Just because it can be difficult to comply with an insulin therapy routine 100% of the time does not make you a failure, it makes you human. My 9-month-old son was recently sick, and had to take different medications six times a day on an empty stomach. I’d be lying if I told you he got each medication dose exactly as prescribed. That doesn’t mean I’m a bad mother, or that I’m “non-compliant”. It means I’m human, and doing the best I can with a complex medication regimen. Similarly, we need to be more understanding when it comes to compliance in insulin regimens.

Easier Way to Gain Control and Prevent Complications

Being on MDI can mean taking more than 90 injections per month, compared to only 10-12 insertion set changes per month with insulin pump therapy. When patients go on the pump, they receive a continuous infusion of insulin, and are able to stop taking long acting insulin shots. On the pump, they are able to eat when they want and go on outings without worrying about injections. By just pressing a couple of buttons on the pump, they can administer meal time bolus insulin. In the recent OpT2mise clinical trial, study participants with type 2 diabetes on insulin pump demonstrated a mean reduction in A1C levels by 1.1%, versus only 0.4% for participants using MDI, and twice as many participants on insulin pump therapy achieved an A1C less than 8% than those on MDI.(2)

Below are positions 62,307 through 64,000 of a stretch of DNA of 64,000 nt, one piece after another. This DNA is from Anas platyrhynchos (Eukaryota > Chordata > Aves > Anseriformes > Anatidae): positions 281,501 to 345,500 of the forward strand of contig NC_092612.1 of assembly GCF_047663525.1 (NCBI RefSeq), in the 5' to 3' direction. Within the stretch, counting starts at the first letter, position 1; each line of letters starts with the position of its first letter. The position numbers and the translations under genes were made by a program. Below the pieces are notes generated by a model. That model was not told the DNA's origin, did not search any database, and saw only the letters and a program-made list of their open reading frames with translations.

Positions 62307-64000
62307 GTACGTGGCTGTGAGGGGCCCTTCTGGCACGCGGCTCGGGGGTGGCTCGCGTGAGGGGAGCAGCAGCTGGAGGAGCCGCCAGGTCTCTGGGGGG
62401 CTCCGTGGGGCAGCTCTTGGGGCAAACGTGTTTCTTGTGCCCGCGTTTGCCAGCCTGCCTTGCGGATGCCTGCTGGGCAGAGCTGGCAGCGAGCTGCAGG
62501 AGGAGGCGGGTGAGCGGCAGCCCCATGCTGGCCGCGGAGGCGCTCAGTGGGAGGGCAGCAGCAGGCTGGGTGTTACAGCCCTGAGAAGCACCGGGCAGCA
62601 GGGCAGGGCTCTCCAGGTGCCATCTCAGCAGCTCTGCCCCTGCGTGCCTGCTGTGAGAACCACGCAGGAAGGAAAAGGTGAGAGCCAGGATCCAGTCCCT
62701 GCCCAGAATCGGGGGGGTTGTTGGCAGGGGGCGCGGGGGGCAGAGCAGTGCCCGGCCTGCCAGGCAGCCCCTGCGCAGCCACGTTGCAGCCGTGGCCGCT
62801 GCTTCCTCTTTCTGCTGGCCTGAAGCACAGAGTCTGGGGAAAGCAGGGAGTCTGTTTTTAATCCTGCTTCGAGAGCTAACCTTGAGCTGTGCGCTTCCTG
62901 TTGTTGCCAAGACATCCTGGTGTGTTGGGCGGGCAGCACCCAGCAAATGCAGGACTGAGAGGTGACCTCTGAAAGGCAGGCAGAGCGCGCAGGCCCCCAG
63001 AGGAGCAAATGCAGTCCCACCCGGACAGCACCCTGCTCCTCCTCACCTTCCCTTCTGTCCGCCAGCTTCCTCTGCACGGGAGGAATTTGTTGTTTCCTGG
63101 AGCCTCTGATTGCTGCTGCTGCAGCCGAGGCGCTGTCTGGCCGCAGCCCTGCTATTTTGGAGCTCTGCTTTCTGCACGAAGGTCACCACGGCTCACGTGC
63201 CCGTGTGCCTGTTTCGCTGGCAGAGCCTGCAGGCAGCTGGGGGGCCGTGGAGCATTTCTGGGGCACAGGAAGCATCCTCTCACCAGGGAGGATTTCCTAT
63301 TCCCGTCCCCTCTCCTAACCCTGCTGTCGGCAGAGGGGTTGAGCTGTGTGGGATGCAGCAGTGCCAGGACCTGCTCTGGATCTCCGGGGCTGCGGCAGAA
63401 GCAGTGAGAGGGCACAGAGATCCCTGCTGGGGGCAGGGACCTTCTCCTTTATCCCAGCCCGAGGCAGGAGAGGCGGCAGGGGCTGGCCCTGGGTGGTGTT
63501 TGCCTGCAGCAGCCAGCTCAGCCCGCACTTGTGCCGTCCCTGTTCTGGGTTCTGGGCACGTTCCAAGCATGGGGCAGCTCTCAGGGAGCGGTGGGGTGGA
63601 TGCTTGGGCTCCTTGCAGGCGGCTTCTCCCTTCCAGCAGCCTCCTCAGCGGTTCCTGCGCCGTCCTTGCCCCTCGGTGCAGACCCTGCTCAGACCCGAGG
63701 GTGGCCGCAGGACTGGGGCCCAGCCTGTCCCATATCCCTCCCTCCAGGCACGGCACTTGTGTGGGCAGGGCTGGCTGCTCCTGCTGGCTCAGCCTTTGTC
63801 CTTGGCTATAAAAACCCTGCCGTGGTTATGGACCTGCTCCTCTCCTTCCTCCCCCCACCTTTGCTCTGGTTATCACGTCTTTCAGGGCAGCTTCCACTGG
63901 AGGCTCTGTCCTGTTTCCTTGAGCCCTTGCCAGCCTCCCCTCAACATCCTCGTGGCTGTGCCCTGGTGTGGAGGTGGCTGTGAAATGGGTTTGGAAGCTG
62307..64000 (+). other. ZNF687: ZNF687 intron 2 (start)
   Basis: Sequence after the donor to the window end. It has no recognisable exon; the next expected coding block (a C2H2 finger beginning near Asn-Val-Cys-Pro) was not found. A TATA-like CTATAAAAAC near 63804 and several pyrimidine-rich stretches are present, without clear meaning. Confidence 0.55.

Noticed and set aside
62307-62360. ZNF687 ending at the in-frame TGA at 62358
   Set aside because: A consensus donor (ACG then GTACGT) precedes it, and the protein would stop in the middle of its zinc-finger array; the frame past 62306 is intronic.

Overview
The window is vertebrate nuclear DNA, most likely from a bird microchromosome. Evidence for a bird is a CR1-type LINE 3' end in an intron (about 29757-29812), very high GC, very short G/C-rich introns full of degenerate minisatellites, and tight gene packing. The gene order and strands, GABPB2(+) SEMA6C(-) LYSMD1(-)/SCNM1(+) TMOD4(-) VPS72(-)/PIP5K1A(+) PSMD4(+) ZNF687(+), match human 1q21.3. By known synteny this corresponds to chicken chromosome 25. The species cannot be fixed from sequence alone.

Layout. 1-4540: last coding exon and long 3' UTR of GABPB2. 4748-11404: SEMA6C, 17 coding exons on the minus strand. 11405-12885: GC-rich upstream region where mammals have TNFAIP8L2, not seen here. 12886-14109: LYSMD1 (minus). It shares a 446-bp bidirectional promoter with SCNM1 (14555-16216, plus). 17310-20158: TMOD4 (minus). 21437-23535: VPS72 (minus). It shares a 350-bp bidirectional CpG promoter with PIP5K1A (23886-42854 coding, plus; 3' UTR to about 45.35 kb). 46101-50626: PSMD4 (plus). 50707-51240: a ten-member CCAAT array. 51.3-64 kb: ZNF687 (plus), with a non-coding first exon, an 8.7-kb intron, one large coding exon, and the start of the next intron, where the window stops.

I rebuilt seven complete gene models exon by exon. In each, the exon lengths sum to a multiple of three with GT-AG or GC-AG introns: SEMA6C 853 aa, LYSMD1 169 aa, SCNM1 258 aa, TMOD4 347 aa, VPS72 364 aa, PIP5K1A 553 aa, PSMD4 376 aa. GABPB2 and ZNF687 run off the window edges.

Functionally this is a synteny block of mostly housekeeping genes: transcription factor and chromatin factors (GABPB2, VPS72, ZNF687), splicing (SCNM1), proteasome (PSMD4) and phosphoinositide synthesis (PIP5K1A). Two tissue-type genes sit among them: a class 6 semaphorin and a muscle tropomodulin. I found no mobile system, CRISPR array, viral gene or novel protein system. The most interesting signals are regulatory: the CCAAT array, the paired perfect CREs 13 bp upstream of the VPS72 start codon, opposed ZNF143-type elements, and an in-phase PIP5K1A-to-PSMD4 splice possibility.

So, if your healthcare provider speaks to you regarding insulin pump therapy, please do not make the mistake of feeling like a failure. Instead, look at it as an opportunity to help take control of your health and diabetes. Remember, you are human, and it’s okay to not be a “perfect” patient. Stand tall and feel confident in yourself, despite what the outside voices may say. By choosing insulin pump therapy, you are making a large stride towards becoming a healthier version of yourself so you can better manage your diabetes with fewer restrictions on your quality of life.


  • Peyrot et al (2010) Correlates of insulin injection omission, Diabetes Care 33:240-245.
  • (2014). Insulin pump treatment compared with multiple daily injections for treatment of type 2 diabetes (OpT2mise): A randomised open-label controlled trial. The Lancet, 384(9950), 1265–1272-1265–1272.

– Medtronic Diabetes insulin infusion pumps, continuous glucose monitoring systems and associated components are limited to sale by or on the order of a physician and should only be used under the direction of a healthcare professional familiar with the risks associated with the use of these systems.
– Successful operation of the insulin infusion pumps and/or continuous glucose monitoring systems requires adequate vision and hearing to recognize alerts and alarms.

Medtronic Diabetes Insulin Infusion Pumps

– Insulin pump therapy is not recommended for individuals who are unable or unwilling to perform a minimum of four blood glucose tests per day.
– Insulin pumps use rapid-acting insulin. If your insulin delivery is interrupted for any reason, you must be prepared to replace the missed insulin immediately.
Please visit for complete safety information.